Needless to say our friend was not among them.

The priest could do nothing but go back to his mass,
and my friend and his fellow alter servers did their best to hold in the laughter.

This story perfectly describes the differing attitudes to attending mass over Christmas.
Some do it to pray.
Some because their family always go.
And others because it is on their way home from the pub!

For myself I attend because my family do, and I am happy to stand alongside them.
I am comfortable with my reasons, which are not religious.
The church does not hold a real place in my heart,
but I cannot deny it’s place in my husband, family and friends lives.

Today was a prime example of it’s place in our society in general.
Today December 29th was the months mind of my young friend.
This date one month ago he fought his final round.

As is tradition today there was the “months mind mass”.
This is a time when family and friends gather together and attend a special mass.
A mass that marks the passing of the first month.

As my friend is one of seven and her husband is one of ten there were a lot of family present.
We their friends were there in force also.
I sat there in the full church and I wondered at the point of the occasion.
Who could forget he was gone one month?
Why would we have to mark the occasion?
How sad that a month of forever has already passed.

For myself I thought it was a painful thing to have to go through.
His family had to sit there whilst his football team, who came to pay their respects,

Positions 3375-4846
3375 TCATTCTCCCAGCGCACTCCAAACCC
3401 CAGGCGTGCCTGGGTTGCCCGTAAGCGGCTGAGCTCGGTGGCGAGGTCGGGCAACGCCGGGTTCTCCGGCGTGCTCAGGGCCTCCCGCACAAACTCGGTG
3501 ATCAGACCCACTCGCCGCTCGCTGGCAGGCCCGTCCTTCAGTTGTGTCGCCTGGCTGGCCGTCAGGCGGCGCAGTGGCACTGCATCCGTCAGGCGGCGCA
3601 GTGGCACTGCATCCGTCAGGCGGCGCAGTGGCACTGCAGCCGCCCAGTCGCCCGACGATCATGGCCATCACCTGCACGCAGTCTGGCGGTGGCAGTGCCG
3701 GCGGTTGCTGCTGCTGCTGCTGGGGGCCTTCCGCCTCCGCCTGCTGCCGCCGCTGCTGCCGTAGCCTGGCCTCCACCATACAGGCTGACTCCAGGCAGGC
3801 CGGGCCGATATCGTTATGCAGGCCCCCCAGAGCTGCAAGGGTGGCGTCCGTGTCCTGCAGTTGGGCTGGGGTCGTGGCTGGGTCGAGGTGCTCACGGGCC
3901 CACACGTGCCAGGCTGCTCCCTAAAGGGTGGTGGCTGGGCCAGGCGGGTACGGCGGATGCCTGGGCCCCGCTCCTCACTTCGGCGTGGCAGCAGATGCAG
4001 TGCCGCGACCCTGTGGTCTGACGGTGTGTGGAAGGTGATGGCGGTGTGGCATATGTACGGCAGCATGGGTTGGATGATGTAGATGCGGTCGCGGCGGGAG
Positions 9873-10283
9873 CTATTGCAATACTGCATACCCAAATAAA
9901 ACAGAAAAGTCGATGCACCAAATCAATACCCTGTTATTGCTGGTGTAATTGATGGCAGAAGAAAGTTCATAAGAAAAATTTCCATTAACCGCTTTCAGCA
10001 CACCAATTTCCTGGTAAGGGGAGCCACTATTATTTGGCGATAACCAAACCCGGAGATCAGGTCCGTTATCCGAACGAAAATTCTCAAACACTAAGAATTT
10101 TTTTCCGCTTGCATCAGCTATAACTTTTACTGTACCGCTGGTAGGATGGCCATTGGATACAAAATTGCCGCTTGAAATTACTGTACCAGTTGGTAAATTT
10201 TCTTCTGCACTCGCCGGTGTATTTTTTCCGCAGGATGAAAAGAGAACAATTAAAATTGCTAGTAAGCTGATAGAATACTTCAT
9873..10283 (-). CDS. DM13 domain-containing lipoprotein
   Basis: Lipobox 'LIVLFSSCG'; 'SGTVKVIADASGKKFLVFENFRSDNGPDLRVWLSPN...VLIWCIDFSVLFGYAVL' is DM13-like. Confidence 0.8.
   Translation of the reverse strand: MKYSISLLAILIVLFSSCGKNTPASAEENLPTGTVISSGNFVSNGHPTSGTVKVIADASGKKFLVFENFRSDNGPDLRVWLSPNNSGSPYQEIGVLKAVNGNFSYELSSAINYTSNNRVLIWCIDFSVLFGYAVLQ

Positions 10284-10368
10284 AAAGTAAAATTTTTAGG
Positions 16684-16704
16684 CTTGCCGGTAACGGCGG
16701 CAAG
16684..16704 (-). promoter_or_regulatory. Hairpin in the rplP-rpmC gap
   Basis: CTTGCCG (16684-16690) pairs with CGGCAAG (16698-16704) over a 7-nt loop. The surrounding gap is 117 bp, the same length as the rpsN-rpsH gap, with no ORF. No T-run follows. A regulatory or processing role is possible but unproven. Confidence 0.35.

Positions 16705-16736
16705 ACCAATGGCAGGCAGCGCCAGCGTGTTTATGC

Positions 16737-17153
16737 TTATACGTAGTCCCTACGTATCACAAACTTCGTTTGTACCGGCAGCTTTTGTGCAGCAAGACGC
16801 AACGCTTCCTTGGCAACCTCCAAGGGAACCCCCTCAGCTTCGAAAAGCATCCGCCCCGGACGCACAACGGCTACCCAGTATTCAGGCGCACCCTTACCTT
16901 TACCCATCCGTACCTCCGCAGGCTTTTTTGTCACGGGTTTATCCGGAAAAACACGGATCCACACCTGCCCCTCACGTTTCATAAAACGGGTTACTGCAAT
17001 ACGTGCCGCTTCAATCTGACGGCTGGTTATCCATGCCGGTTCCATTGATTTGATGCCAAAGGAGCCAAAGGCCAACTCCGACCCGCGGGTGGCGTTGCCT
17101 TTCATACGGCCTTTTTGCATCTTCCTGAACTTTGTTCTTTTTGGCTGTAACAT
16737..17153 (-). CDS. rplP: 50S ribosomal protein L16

took their seats.
It was mind blowing to think that he was never again to sit among them.
It was so sad, and at times, as my youngest says,
“my eyes were too full, and the tears spilled”.

However hopefully my friend did gain comfort from it.
She and her husband have a very deep faith.
The priest who spoke is a wonderful, sincere and caring man.
He spoke eloquently and beautifully about sadness, heartache and loss.
He spoke about finding strength, and Gods understanding.

The church is many things to many people,
I hope it was of help to my friend and her family today.

However for myself, I think I have a lot in common with those who come to church,photo credit: <a href="http://www.flickr.com/photos/marcosdemadariaga/6395710835/">dMadPhoto</a> via <a href="http://photopin.com">photopin</a> <a href="http://creativecommons.org/licenses/by-nc-nd/2.0/">cc</a>
because it’s on the way home from the pub!
When I pass, I’d like them to gather in a pub and remember me there.
To each their own I suppose.

To my young friend,
whether I’m in church, at home, out walking or chatting with your mom,
I remember you.
And I expect I will do so for a long time to come.


photo credit: A (defunct) Project of Fergal Mac Eoinin via photopin cc
photo credit: Lawrence OP via photopin cc
photo credit: dMadPhoto via photopin cc

17 thoughts on “I’d prefer to be remembered in the pub than in the Church.

  1. beautiful story within a story tric. i want to be remembered in the same way, more of a wake, with stories and song and pictures and love all around. he knows you will not ever forget him, for he is a part of you forever, it would be like forgetting your own face. i love your daughter’s quote about the spilling tears, it explains it perfectly. )

    1. Thanks so much. I too want a really good wake, with lots of stories and discovering all that they did not know about me. My youngest said that last week. It as school concert time and the mood was a bit subdued as they had lost two children. My daughter being so close to both was struggling a bit. The choirs she was part of were singing a song the third verse of which was words like “You can place you head on my shoulder and I will take your tears” She explained she was good for the first two verses but by they third “my eyes are full and the tears spill”. I too thought the story hilarious about the congregation leaving as I can so see it happening each year when I go to mass. I’m glad you enjoyed it.